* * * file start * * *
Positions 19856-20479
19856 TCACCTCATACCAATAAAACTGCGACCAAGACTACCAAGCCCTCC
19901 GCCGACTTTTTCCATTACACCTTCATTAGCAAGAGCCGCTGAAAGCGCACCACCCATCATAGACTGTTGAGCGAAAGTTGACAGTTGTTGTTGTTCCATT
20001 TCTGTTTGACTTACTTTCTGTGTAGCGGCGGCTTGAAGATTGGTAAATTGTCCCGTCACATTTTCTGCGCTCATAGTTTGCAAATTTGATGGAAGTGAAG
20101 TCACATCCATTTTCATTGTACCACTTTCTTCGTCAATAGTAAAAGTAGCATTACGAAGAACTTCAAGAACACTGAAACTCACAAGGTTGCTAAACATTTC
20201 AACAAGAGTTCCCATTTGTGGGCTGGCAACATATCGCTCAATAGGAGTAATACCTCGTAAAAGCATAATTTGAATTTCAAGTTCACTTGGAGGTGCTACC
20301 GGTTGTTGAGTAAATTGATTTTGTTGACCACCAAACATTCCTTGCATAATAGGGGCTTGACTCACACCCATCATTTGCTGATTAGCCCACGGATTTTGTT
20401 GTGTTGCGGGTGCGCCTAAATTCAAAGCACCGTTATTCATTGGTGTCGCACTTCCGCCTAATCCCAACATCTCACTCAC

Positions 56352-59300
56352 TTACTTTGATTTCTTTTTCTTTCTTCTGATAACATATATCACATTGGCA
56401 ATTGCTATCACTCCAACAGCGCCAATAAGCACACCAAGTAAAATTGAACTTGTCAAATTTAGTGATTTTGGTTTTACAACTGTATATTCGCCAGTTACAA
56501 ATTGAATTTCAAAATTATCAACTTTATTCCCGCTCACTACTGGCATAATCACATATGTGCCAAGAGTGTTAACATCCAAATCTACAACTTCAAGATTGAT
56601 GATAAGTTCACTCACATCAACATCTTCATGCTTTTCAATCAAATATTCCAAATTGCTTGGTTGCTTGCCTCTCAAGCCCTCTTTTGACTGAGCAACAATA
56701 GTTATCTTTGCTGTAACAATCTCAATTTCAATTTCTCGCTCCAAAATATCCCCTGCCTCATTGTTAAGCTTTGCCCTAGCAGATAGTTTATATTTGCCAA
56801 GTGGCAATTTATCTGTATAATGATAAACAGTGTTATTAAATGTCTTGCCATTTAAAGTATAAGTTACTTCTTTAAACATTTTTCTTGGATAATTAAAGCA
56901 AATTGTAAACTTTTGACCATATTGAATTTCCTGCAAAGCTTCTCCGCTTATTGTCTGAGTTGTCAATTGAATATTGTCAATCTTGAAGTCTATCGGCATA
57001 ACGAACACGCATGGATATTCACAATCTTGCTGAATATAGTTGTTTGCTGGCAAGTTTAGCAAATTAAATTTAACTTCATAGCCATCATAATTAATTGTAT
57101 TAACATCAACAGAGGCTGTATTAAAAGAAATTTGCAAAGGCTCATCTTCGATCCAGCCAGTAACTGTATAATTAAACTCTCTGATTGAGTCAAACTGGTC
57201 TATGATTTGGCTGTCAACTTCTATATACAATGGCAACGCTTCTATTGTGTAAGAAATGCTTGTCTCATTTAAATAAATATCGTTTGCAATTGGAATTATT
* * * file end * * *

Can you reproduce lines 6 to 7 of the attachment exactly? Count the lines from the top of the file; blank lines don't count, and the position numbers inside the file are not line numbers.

20201 AACAAGAGTTCCCATTTGTGGGCTGGCAACATATCGCTCAATAGGAGTAATACCTCGTAAAAGCATAATTTGAATTTCAAGTTCACTTGGAGGTGCTACC
20301 GGTTGTTGAGTAAATTGATTTTGTTGACCACCAAACATTCCTTGCATAATAGGGGCTTGACTCACACCCATCATTTGCTGATTAGCCCACGGATTTTGTT